The COVID-19 pandemic has implications beyond physical health, affecting society and economies. Government efforts to slow down the spread of the virus have had a severe impact on many businesses, including restaurants. Mandatory policies such as restaurant closures, bans on social gatherings, and social distancing restrictions have affected restaurant operations as well as customer preferences (e.g., prompting a demand of stricter hygiene standards). As of now, however, it is not clear how and to what extent the pandemic has affected restaurant reviews, an analysis of which could potentially inform policies for addressing this ongoing situation. In this work, we present our efforts to understand the effects of COVID-19 on restaurant reviews, with a focus on Yelp reviews produced during the pandemic for New York City and Los Angeles County restaurants. Overall, we make the following contributions. First, we assemble a dataset of 600 reviews with manual annotations of fine-grained COVID-19 aspects related to restaurants (e.g., hygiene practices, service changes, sympathy and support for local businesses). Second, we address COVID-19 aspect detection using supervised classifiers, weakly-supervised approaches based on keywords, and unsupervised topic modeling approaches, and experimentally show that classifiers based on pre-trained BERT representations achieve the best performance (F1=0.79). Third, we analyze the number and evolution of COVID-related aspects over time and show that the resulting time series have substantial correlation (Spearman’s 𝜌=0.84) with critical statistics related to the COVID-19 pandemic, including the number of new COVID-19 cases. To our knowledge, this is the first work analyzing the effects of COVID-19 on Yelp restaurant reviews and could potentially inform policies by public health departments, for example, to cover resource utilization.

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Assessing Cognitive Linguistic Influences in the Assignment of Blame
Karen Zhou | Ana Smith | Lillian Lee

Lab studies in cognition and the psychology of morality have proposed some thematic and linguistic factors that influence moral reasoning. This paper assesses how well the findings of these studies generalize to a large corpus of over 22,000 descriptions of fraught situations posted to a dedicated forum. At this social-media site, users judge whether or not an author is in the wrong with respect to the event that the author described. We find that, consistent with lab studies, there are statistically significant differences in uses of first-person passive voice, as well as first-person agents and patients, between descriptions of situations that receive different blame judgments. These features also aid performance in the task of predicting the eventual collective verdicts.

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Evaluating Deception Detection Model Robustness To Linguistic Variation
Maria Glenski | Ellyn Ayton | Robin Cosbey | Dustin Arendt | Svitlana Volkova

With the increasing use of machine-learning driven algorithmic judgements, it is critical to develop models that are robust to evolving or manipulated inputs. We propose an extensive analysis of model robustness against linguistic variation in the setting of deceptive news detection, an important task in the context of misinformation spread online. We consider two prediction tasks and compare three state-of-the-art embeddings to highlight consistent trends in model performance, high confidence misclassifications, and high impact failures. By measuring the effectiveness of adversarial defense strategies and evaluating model susceptibility to adversarial attacks using character- and word-perturbed text, we find that character or mixed ensemble models are the most effective defenses and that character perturbation-based attack tactics are more successful.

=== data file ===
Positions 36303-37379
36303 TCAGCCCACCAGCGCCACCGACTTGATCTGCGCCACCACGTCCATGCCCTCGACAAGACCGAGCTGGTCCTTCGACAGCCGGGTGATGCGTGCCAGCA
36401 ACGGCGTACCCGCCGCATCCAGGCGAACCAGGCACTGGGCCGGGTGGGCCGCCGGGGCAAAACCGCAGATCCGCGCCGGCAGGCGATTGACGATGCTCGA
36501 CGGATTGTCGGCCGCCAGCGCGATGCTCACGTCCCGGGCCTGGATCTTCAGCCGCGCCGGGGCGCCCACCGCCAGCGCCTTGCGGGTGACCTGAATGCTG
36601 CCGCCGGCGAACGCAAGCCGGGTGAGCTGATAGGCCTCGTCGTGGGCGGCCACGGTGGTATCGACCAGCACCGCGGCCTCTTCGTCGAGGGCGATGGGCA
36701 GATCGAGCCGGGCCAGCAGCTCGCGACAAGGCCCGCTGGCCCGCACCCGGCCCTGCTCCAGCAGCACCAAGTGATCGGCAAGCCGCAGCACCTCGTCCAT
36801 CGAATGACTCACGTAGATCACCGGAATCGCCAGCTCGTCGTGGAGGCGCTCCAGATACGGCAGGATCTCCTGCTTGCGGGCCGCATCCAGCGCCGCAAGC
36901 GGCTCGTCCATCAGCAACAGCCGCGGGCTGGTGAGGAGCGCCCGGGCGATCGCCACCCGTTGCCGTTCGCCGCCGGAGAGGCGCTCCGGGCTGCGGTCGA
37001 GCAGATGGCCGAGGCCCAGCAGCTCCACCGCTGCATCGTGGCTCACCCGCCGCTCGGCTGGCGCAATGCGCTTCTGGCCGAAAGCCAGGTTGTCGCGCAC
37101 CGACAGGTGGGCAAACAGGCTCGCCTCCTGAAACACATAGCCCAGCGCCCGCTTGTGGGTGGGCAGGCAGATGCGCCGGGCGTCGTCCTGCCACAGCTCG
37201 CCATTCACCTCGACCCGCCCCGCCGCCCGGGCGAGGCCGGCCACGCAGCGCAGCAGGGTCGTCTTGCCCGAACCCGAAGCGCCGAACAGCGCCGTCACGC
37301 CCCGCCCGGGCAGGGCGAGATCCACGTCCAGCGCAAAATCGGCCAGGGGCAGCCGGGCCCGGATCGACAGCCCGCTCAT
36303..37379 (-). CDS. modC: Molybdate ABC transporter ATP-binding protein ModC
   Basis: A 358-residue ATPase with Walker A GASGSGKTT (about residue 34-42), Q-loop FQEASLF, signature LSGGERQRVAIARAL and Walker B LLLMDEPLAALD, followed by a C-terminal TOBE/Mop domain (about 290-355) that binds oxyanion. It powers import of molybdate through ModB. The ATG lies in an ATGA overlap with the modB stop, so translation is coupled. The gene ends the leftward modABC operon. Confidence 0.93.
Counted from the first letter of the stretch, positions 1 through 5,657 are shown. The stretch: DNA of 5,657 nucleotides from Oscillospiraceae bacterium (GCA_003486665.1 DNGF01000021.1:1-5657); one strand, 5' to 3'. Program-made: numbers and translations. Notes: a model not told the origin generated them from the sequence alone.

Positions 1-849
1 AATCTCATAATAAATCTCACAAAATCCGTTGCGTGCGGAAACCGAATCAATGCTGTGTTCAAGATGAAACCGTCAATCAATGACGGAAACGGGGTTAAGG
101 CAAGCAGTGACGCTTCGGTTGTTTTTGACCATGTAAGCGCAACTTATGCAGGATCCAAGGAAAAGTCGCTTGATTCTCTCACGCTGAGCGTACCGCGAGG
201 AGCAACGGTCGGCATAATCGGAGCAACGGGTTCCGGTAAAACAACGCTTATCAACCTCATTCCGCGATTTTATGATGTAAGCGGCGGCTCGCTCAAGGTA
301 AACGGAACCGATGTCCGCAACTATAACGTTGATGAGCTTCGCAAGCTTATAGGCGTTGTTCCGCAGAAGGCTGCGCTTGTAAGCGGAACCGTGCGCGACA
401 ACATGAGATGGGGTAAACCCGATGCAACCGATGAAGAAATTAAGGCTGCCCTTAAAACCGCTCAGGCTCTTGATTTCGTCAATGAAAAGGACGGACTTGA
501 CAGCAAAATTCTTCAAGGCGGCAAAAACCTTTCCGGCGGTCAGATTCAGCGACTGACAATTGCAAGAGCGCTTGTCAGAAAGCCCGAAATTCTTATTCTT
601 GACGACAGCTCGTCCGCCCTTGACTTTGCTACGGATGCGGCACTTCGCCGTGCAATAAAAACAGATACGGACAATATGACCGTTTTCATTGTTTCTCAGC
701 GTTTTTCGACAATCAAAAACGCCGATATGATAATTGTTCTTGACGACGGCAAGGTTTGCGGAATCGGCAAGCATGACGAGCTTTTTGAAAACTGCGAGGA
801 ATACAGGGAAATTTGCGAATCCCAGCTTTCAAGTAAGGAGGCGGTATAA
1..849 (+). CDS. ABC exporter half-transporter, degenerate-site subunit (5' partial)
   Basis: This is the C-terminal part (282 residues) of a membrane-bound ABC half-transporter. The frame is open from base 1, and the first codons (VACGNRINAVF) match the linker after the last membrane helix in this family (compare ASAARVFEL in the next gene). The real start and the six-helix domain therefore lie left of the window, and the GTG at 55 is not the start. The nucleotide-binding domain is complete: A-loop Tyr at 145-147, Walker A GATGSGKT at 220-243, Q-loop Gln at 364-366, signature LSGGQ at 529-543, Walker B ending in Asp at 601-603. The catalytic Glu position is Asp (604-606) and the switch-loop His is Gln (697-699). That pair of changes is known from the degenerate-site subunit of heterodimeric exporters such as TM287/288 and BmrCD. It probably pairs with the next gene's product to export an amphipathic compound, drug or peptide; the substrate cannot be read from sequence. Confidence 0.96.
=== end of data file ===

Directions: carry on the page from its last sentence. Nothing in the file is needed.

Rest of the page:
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Reconsidering Annotator Disagreement about Racist Language: Noise or Signal?
Savannah Larimore | Ian Kennedy | Breon Haskett | Alina Arseniev-Koehler

An abundance of methodological work aims to detect hateful and racist language in text. However, these tools are hampered by problems like low annotator agreement and remain largely disconnected from theoretical work on race and racism in the social sciences. Using annotations of 5188 tweets from 291 annotators, we investigate how annotator perceptions of racism in tweets vary by annotator racial identity and two text features of the tweets: relevant keywords and latent topics identified through structural topic modeling. We provide a descriptive summary of our data and estimate a series of generalized linear models to determine if annotator racial identity and our 12 latent topics, alone or in combination, explain the way racial sentiment was annotated, net of relevant annotator characteristics and tweet features. Our results show that White and non-White annotators exhibit significant differences in ratings when reading tweets with high prevalence of particular, racially-charged topics. We conclude by suggesting how future methodological work can draw on our results and further incorporate social science theory into analyses.